Seems like everywhere you look lately, you see a Vail Resort.
And that’s hardly an exaggeration. Vail recently announced its entry into a long-term lease with the affiliate companies of Talisker Corporation for Canyons Resort in Park City, Utah. Vail takes over ski area operations and Talisker Corp. retains the right to develop 4 million square feet of real estate at the resort. The transaction also incorporates the potential for the lease, without additional consideration, to include the land under the ski terrain of Park City Mountain Resort that’s adjacent to Canyons and is currently owned by Talisker and subject to pending litigation.
This gives Vail Resorts its 10th ski area in five states and its first in Utah. Let’s add ’em up: Vail (of course), Breckenridge and Keystone in Colorado; Heavenly, Northstar and Kirkwood in the Lake Tahoe area of California and Nevada; Canyons in Park City, Utah; Afton Alps in Minnesota and Mt. Brighton in Michigan; and the Grand Teton Lodge Company in Jackson Hole, Wyoming.
Granted, Vail must be doing something right. The company makes a ton of money, and Vail is consistently rated the #1 skiing destination by SKI Magazine. What’s more, a lot of people — at least from what I’ve seen on the internet — are positively delighted by this new development. Thanks to its deep pockets, Vail will most likely make many critically needed investments in the Canyon’s infrastructure. It’ll add another ski resort to the Epic ski pass. And it definitely beats having the Canyons fall into disrepair or bankruptcy. No one wants that.
Still, a part of me feels a bit unsettled. Okay, so I’m the kind of person who doesn’t love chain stores, fast food franchises, or shopping malls. But despite Vail’s outstanding reputation, having a single company control such a large portion of the ski market may not be all it’s cracked up to be. After all, is bigger always better? I’m not so sure.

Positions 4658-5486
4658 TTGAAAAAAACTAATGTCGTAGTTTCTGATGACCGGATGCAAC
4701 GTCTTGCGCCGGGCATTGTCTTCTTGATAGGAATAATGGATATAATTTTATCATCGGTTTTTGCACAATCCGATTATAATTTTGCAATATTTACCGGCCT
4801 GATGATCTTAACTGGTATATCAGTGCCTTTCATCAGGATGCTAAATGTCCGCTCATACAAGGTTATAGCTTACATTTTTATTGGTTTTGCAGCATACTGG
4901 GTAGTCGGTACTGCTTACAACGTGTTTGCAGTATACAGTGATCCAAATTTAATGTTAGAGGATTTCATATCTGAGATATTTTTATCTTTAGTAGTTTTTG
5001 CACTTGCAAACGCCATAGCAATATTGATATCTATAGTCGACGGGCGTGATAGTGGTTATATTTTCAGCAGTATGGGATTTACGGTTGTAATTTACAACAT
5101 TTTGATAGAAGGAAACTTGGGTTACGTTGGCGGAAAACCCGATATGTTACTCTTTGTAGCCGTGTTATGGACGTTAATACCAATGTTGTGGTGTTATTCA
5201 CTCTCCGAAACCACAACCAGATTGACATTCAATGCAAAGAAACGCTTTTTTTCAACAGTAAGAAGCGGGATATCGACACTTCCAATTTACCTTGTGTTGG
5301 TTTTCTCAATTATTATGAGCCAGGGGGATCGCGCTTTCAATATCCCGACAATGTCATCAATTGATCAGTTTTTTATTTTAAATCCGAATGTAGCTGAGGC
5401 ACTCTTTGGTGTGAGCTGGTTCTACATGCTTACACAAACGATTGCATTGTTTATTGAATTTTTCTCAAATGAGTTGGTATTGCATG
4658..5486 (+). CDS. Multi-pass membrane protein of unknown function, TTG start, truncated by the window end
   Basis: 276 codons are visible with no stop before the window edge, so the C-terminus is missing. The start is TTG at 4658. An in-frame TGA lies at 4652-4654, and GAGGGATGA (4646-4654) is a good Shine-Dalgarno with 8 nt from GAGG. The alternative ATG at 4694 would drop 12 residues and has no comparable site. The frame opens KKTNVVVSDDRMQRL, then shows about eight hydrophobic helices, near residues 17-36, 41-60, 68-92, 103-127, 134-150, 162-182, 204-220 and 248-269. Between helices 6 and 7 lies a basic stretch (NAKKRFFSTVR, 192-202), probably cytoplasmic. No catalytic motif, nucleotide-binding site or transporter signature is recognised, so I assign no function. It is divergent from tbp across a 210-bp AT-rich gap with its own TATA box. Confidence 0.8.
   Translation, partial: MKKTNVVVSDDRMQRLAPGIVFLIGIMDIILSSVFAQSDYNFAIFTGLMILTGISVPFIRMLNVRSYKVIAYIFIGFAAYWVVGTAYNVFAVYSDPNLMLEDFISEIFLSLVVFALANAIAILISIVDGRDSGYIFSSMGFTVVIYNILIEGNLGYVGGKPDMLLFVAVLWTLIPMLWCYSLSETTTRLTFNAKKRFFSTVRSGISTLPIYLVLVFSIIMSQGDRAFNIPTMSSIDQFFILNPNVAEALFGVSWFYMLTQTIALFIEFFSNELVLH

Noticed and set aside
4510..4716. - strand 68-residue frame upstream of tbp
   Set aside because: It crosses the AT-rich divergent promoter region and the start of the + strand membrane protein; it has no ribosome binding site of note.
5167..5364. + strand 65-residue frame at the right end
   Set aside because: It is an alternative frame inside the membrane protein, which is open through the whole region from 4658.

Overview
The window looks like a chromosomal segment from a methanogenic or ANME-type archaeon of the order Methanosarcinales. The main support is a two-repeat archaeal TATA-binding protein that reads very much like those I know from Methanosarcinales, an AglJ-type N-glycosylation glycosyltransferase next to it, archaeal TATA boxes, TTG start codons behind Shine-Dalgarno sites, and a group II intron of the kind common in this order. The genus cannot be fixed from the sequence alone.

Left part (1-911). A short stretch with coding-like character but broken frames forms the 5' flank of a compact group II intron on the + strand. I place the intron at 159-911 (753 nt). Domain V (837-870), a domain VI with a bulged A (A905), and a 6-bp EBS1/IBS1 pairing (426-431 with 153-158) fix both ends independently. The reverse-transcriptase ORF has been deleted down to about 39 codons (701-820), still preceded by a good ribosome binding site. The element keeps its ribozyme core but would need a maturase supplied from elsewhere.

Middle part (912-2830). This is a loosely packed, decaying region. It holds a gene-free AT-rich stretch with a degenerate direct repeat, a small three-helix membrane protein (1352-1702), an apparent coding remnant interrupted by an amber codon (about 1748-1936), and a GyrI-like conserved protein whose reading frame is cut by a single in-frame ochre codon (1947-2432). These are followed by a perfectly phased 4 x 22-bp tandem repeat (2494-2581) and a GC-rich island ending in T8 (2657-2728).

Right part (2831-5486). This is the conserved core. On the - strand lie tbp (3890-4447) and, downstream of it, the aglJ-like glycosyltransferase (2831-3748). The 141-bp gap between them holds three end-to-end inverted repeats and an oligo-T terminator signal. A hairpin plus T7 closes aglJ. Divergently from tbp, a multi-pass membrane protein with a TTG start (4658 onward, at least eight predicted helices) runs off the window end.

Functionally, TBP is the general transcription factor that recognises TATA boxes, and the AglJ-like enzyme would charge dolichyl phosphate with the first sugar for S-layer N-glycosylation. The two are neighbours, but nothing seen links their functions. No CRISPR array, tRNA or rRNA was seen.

So in spite the accolades being heaped on the acquisition by the ski world at large, I have a few thoughts I’d like to share:
• Vail is just too damn big. A string of acquisitions has made it the gorilla of the ski industry. Should something go awry (i.e. remember the American Ski Company?), we’re left with a huge mess on our hands. Let’s hope this doesn’t happen, but one never knows…
• Following up on the above, Vail has a huge amount of power. This is nothing new, but it’s even more true now. And contrary to what you might think, this can result in fewer choices for skiers. I can illustrate this with something that has nothing to do with skiing, but with which I’ve had a bit of experience; the book business. A buyer at a major chain of bookstores didn’t like a particular book by an author I know. So they didn’t give it the table or shelf space it deserved. And though the book did okay, it didn’t do as well as it would have if this particular retailer — excuse me, if this particular buyer — had decided to give it more of a push. Translate that over to skiing. The implications are enormous in everything from retail space to what’s sold on site. Not only is this not particularly good for local businesses, but it creates a more homogenous culture that I believe detracts from the skiing experience. This may not trouble you, but it does trouble me.